T-0. Brazil, here we come! With my bags finally packed and H-1 officially over, I thought I’d take some time to reflect on this course so far, and get us all pumped for the two weeks ahead.
Before I start, I’d just like to add to the chorus of praise for our fantastic trip leaders. As someone who doesn’t have a lot of background in the education sector, I have learned a tremendous amount over the past five weeks and that is truly thanks to their hard work, their thoughtfulness in creating our curriculum, and the amazing speakers that they have been able to bring in. I guess I shouldn’t be surprised that a class on education would have such great teachers.
Last week, for example, again thanks to the efforts of our fantastic organizers, we had the opportunity of hearing from not two, but three leaders in the educational space. First off was Gilberto Dimenstein, a world-renown journalist in Brazil, who spoke to us about his “Neighborhood Schools” initiative. The premise: transform the whole neighborhood into a school and everyone benefits! He showed us a video that was quite inspiring. Some images that particularly stood out: a whole neighborhood engaged in re-painting the school; graffiti as art class; the school auditorium transformed into a community theater; cooking classes in addition to math classes; and young children teaching older adults how to use the internet.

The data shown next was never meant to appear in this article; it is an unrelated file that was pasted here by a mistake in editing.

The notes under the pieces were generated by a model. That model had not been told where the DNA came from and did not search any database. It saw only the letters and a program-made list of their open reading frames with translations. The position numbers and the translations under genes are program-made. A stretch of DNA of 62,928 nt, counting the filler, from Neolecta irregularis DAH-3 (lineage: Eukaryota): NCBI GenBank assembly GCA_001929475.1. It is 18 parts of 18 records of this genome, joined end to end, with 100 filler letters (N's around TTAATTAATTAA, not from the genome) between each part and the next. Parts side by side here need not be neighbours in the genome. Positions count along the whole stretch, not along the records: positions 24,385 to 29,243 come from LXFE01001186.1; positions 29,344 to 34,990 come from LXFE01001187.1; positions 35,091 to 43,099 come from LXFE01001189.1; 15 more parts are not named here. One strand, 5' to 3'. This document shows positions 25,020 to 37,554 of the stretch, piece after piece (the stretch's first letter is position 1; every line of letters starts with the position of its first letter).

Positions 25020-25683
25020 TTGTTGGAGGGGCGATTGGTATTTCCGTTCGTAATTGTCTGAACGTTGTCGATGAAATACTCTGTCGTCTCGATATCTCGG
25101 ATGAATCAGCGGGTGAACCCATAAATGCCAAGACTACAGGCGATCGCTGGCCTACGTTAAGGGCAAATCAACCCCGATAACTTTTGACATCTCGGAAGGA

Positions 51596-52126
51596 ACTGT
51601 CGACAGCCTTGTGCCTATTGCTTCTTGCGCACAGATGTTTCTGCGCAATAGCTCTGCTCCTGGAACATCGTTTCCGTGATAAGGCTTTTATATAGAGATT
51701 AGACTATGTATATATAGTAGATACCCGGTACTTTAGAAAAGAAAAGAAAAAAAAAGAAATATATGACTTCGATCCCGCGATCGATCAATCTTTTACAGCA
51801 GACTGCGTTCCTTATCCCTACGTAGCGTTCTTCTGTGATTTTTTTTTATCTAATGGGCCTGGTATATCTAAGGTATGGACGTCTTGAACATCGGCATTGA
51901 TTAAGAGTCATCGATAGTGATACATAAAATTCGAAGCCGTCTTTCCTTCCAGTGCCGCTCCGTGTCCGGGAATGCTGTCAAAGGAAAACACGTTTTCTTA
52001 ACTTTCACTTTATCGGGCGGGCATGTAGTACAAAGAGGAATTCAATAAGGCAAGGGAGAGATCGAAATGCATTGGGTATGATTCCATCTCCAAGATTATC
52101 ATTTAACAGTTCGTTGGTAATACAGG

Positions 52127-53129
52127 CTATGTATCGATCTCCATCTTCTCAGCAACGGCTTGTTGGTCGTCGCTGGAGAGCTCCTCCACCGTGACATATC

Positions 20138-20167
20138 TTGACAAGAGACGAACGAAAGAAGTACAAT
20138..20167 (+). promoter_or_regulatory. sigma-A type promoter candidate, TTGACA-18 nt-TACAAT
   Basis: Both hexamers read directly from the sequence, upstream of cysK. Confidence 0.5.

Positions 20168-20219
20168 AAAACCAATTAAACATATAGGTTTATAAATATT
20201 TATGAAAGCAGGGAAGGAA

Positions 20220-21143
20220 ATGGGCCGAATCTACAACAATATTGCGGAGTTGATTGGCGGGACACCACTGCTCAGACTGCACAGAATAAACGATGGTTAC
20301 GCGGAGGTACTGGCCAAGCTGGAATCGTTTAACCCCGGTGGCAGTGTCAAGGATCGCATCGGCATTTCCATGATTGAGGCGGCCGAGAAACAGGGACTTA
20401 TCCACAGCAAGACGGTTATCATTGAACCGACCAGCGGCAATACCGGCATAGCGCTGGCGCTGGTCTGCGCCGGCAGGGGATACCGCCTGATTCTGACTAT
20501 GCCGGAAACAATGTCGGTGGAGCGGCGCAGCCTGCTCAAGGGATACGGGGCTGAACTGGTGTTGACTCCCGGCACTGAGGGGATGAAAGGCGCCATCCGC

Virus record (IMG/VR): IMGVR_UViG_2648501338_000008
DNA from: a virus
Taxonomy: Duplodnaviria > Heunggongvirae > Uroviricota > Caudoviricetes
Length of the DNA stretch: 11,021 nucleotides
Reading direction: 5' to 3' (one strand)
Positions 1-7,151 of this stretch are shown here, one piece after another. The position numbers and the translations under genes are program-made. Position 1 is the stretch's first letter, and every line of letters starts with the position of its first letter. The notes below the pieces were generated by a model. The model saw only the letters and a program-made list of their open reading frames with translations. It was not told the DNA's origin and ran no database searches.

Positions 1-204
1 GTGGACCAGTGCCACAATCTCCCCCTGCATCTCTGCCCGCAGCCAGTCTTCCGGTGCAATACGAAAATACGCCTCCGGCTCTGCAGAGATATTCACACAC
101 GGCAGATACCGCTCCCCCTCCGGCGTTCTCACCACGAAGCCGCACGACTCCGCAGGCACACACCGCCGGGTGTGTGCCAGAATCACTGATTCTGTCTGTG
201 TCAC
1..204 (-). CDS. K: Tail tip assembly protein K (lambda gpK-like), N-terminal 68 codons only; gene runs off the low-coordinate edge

To me, this idea of integrating school with everyday life just makes sense. School is such a central place in a child’s life, why not make it the center of community life as well. More engaged community members leads to more engaged parents, leads to more engaged students. Furthermore, by bringing in prominent community members, children gain exposure to the types of opportunities available to them outside of school and how what they are learning in school can actually be applied to the real world. It also signals to children that we value them enough to include them in the conversation – something that can often be overlooked in the discipline-focused lecture-style teaching that so often prevails.
And it would seem that Dimenstein is not alone in his thinking. Just recently President Obama announced the 21 recipients of national “Promise Neighborhood” planning grants. Modeled after the huge success of Geoffrey Canada’s Harlem Children Zone’s, the idea of Promise Neighborhoods stems from the notion that children will do better at school when the school benefits and engages the community as a whole. In Promise Neighborhoods, schools provide access not only to education, but also to health resources, sports, music and the arts, as well as career services and continuing education for parents. As Secretary Sebelius put it: “Strong communities start with healthy children who have safe places to live and play and high quality educational opportunities that put them on the road to success. Creating these strong communities requires everyone, including the federal government, to work together.”
To me this is a powerful model and one that I am eager to explore more. Lucky for me, on Monday we will actually have the opportunity to visit one of these community schools that Dimenstein described. This visit will also help to shed light on the research project that my team and I are working on: a case study of the Harlem Children’s Zone and how this model compares to Dimenstein’s Learning Neighborhoods. It should be interesting to see where the similarities and differences lie.
Well I think that’s all for now, but stay tuned for further updates!